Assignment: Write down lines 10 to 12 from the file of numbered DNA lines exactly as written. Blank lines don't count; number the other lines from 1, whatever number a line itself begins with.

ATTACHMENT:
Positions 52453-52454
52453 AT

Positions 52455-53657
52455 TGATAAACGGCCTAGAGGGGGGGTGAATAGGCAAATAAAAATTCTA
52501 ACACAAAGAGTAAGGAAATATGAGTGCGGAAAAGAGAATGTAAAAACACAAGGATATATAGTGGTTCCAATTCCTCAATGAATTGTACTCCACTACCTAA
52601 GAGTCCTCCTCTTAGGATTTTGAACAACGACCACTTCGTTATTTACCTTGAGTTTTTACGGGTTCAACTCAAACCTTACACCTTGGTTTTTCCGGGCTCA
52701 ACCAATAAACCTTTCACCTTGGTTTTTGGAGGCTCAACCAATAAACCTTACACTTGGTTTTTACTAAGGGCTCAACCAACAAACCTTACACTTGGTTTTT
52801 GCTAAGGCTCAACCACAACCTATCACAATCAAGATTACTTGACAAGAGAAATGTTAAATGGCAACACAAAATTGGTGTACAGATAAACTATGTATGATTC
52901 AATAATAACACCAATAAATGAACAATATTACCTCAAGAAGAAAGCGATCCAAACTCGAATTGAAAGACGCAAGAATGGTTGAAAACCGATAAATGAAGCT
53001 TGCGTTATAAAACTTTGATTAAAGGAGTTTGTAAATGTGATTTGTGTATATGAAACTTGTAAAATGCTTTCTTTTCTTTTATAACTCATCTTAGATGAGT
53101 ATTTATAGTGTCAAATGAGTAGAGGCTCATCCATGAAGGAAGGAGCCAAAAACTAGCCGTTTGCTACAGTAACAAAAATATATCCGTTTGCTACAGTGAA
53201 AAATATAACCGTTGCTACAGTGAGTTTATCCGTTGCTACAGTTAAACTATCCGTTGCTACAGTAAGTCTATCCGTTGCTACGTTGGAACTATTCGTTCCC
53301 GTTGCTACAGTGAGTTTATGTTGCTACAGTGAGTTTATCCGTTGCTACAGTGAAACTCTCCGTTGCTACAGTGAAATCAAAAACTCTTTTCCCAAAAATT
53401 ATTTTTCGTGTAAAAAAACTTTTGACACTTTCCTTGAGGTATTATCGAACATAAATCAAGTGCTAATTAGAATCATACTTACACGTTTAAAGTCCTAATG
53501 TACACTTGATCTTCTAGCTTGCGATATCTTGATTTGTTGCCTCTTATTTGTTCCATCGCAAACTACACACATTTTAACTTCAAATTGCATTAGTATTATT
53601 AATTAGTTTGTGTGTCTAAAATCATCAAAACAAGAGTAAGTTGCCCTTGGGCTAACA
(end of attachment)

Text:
53001 TGCGTTATAAAACTTTGATTAAAGGAGTTTGTAAATGTGATTTGTGTATATGAAACTTGTAAAATGCTTTCTTTTCTTTTATAACTCATCTTAGATGAGT
53101 ATTTATAGTGTCAAATGAGTAGAGGCTCATCCATGAAGGAAGGAGCCAAAAACTAGCCGTTTGCTACAGTAACAAAAATATATCCGTTTGCTACAGTGAA
53201 AAATATAACCGTTGCTACAGTGAGTTTATCCGTTGCTACAGTTAAACTATCCGTTGCTACAGTAAGTCTATCCGTTGCTACGTTGGAACTATTCGTTCCC